Sandhill Crane and Indiana Dunes – 2017 Synopsis

The Vicki Penziner-Matson Fund supported the 2017 Sandhill Crane and Indiana Dunes Field Trip on November 11-12. Wendy Tori, Andrea Ball, Jose Ignacio Pareja and John Iverson led the trip. Participants included faculty, alumni, students, and Earlham family and friends for a total of 36 people.

The group saw a great gathering of Sandhill Cranes on the first morning before they begin leaving to the adjacent farmland to feed. After enjoying this gathering display of the cranes, they slowly drove the rural roads outside the refuge to observe flocks of cranes feeding in agricultural fields.

In contrast to previous years, some of the fields had not yet been harvested, so we saw few groups of Sandhill cranes. In addition because of global warming, the migration of the cranes is happening almost a month later than was in the 90s.

In the afternoon, the group walked on a beautiful wide trail back around the marshes and lakes on the refuge. They were able to find some amphibians and reptile remains. After a conversation about natural history by John on these two species we moved further into the woods. They had great looks at two Bald Eagles perched over the lake and we also saw a few other species of trees and birds (Blue jays, Bluebirds, Downy woodpeckers). The almost frozen lake shore provided a time for group members to explore the amazing sounds that stones will make when bounced off the ice and participate in an ice throwing contest.

Later that afternoon, the group went to the public viewing platform to watch the cranes aggregate on a large pasture and the nearby cornfields. There were approximately 5,000 cranes arriving from feeding areas in all directions. Many flew right over their heads. The cranes gathered a bit further from the platform than most years, but people were still able to grasp the magnitude of the group while also being able to observe individual cranes with the spotting scopes.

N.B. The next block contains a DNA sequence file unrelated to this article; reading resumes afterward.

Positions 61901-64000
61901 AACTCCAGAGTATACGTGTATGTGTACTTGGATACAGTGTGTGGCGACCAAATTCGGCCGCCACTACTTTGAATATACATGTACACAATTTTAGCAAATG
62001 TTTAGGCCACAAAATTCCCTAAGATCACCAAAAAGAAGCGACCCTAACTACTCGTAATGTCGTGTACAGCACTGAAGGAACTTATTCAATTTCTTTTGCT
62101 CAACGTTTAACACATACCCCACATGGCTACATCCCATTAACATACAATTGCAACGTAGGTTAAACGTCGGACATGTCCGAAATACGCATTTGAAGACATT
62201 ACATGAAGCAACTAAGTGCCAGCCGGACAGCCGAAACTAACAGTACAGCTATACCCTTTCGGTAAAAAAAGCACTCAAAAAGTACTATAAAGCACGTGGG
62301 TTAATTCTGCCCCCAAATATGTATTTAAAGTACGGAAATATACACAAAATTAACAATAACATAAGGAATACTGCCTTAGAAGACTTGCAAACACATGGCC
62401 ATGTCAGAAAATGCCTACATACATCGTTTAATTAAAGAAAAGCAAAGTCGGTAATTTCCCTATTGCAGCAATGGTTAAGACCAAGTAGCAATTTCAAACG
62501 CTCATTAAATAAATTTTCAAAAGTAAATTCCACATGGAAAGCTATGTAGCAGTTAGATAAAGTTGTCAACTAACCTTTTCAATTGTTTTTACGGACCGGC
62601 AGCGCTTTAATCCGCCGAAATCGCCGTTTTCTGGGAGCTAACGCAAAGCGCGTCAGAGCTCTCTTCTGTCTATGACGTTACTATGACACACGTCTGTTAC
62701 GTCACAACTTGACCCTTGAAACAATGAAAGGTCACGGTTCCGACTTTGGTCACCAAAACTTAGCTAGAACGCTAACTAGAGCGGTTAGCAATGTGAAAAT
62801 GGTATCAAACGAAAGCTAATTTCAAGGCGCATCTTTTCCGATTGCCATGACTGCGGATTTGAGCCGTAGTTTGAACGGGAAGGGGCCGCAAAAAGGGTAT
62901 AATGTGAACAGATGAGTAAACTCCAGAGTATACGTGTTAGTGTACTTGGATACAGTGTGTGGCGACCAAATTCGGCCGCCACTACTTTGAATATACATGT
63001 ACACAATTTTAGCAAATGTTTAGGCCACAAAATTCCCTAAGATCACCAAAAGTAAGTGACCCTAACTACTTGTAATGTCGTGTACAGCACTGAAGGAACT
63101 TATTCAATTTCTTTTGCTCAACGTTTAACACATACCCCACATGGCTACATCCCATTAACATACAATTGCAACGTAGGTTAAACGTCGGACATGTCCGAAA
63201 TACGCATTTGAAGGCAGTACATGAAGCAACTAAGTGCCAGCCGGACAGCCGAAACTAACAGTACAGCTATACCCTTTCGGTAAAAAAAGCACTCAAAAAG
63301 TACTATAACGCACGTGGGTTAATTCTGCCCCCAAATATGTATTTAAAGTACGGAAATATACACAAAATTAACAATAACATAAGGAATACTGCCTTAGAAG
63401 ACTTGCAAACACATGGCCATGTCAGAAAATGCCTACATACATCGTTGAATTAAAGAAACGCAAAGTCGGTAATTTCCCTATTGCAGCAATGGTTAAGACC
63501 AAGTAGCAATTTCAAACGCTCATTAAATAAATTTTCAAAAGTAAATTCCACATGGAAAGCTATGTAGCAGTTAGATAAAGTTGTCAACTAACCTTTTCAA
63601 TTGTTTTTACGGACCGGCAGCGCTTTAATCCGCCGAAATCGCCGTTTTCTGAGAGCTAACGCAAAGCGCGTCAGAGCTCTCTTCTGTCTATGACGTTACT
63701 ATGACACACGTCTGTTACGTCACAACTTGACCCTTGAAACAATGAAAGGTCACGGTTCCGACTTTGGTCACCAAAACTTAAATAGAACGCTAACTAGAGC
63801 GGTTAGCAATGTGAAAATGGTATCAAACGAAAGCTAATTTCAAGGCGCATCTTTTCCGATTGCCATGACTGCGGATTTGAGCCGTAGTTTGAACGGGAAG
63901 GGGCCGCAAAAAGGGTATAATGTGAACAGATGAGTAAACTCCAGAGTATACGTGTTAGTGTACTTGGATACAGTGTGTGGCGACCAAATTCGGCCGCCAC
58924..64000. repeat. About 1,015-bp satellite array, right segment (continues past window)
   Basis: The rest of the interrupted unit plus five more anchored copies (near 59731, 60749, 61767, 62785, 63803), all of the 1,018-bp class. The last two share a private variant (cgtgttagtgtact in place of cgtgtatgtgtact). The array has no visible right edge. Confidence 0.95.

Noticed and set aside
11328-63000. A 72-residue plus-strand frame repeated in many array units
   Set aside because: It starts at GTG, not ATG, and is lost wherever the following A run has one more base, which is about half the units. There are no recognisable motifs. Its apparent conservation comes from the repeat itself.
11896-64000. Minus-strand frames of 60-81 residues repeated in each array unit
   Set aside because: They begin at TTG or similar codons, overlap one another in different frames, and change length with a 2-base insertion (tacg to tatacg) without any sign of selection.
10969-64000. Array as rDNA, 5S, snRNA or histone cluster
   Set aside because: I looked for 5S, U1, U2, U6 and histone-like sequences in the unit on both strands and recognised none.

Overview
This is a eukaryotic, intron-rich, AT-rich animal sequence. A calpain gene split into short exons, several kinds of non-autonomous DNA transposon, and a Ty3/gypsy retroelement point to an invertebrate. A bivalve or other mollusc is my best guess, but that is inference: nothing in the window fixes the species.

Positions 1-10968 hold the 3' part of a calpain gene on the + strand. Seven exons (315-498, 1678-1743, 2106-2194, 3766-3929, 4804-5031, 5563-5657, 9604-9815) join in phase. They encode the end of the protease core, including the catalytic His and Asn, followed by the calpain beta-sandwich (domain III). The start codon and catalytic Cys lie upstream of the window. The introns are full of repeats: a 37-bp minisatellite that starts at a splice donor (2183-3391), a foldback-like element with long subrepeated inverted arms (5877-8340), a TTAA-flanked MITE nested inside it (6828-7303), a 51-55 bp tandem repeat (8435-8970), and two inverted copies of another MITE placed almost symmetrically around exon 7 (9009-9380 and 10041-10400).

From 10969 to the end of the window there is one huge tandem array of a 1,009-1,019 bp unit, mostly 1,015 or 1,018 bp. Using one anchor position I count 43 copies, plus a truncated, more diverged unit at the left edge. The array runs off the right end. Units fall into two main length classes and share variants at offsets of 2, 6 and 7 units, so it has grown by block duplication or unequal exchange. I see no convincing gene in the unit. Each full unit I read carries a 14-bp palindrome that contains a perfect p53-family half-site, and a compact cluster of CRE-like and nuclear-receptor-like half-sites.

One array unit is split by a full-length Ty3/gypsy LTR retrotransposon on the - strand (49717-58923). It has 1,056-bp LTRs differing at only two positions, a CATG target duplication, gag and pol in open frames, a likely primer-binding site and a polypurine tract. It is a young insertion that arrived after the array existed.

Several folks on the trip had never seen this aggregation. The group also observed the interaction between a herd of deer, the cranes, and a small pack of coyotes. After experiencing this amazing display the group drove to our night accommodations.

The following morning, the group hiked the amazing naturescape and learned about some amazing natural history and succession stories, then headed back to Richmond.

View trip report.

List of Fauna and flora

Canada GooseAmerican KestrelEuropean Starling
Mute SwanSandhill Crane (4500+)American Tree Sparrow
MallardRing-billed GullRed-winged Blackbird
Pied-billed GrebeRock PigeonCommon Grackle
Great Blue HeronRed-bellied WoodpeckerAmerican Goldfinch
Turkey VultureAmerican CrowHouse Sparrow
Bald EagleCarolina ChickadeeDowny Woodpecker
Northern HarrierEastern BluebirdRed-bellied Woodpecker 
Red-tailed Hawk American Robin

Distinctive trees and shrubs of the area

Black OakWhite OakRiver Birch
Pin OakQuaking AspenWinterberry Holly and Buttonbrush


Midland painted turtle
We continue to monitor the effects of an industrial fire 1.1 miles from campus.
We continue to monitor the effects of an industrial fire 1.1 miles from campus.